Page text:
Additionally, if another D/D (again including D/D/D) monster is normal or special summoned to your field, Genghis lets you (once per turn) revive a D/D monster from your graveyard, a wonderful ability that drastically reduces the monster cost of summoning your extra deck creatures. Finally, during your turn, Genghis can (once per turn) negate the activation of a spell, trap, or effect, granting you a potent shield that lets you strike without fear of counters. The D/D series took a big hit with the extra deck limitation rules (which debuted alongside link summoning), but Genghis softens the blow by easily special summoning monsters from the graveyard; these won't won't take up your extra deck zones even if they were originally summoned from the extra deck.

8. Performapal Gatlinghoul

ATK: 2900
DEF: 900
Materials: 1 Performapal monster + 1 level 5 or higher dark monster

The Performapals are an expansive archetype with several powerful pendulum monsters, and Gatlinghoul accepts any Performapal plus any level 5 or higher dark monster as materials, a broad range that leaves you with several options. Pro tip: use Performapal Odd-Eyes Dissolver, an impressive spellcaster who may count for either material.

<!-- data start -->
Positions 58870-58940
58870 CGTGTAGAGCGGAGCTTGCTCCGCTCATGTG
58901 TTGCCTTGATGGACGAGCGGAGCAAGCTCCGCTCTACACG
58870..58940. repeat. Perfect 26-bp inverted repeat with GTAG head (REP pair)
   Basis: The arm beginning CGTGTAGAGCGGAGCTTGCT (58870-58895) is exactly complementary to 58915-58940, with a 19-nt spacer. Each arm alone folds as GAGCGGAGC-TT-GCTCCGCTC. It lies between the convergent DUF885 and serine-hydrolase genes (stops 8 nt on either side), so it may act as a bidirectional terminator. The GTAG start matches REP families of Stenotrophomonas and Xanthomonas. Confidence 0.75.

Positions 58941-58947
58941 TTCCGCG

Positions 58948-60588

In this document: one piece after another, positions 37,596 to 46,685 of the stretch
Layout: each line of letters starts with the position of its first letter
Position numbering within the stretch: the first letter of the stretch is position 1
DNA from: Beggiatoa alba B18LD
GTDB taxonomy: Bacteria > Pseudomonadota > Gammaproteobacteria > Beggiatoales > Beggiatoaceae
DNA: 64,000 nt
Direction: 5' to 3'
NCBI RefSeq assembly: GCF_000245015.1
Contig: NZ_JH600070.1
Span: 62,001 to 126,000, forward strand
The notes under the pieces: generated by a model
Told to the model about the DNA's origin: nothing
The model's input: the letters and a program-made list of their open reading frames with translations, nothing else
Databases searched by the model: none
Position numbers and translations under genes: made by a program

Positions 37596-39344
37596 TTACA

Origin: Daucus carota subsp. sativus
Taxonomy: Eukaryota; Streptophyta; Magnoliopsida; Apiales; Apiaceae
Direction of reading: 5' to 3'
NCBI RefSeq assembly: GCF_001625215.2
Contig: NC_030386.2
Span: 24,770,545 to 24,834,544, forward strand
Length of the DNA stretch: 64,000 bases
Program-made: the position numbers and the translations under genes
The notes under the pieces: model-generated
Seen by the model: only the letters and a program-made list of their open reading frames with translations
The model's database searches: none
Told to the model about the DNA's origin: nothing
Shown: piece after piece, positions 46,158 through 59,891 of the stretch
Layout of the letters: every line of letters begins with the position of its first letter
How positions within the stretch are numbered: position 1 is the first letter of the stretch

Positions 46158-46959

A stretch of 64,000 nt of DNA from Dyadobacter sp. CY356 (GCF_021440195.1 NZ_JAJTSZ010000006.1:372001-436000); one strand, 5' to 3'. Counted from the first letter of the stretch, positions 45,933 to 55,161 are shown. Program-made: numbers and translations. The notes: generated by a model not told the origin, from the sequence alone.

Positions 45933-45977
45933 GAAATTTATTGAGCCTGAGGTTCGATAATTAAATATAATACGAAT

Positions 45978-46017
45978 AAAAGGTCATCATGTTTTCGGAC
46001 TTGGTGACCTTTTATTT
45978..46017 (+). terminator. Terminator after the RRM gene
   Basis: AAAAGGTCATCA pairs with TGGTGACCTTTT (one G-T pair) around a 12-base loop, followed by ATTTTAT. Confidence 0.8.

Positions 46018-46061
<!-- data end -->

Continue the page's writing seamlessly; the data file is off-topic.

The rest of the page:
When fusion summoned, Gatlinghoul can inflict 200 damage to your opponent for every card on the field. This usually amasses over 1000 burn damage, and if Gatlinghoul was fusion summoned with a pendulum monster as material (easy with the Performapals), you can then target and destroy a monster your opponent controls, inflicting damage to them equal to its original ATK! In short, Gatlinghoul offers an entrance burn, a monster removal/additional burn, and a daunting ATK of 2900. Throw in the Performapal name, granting access to the series-specific effects, and you've got one heck of a fiendish goblin.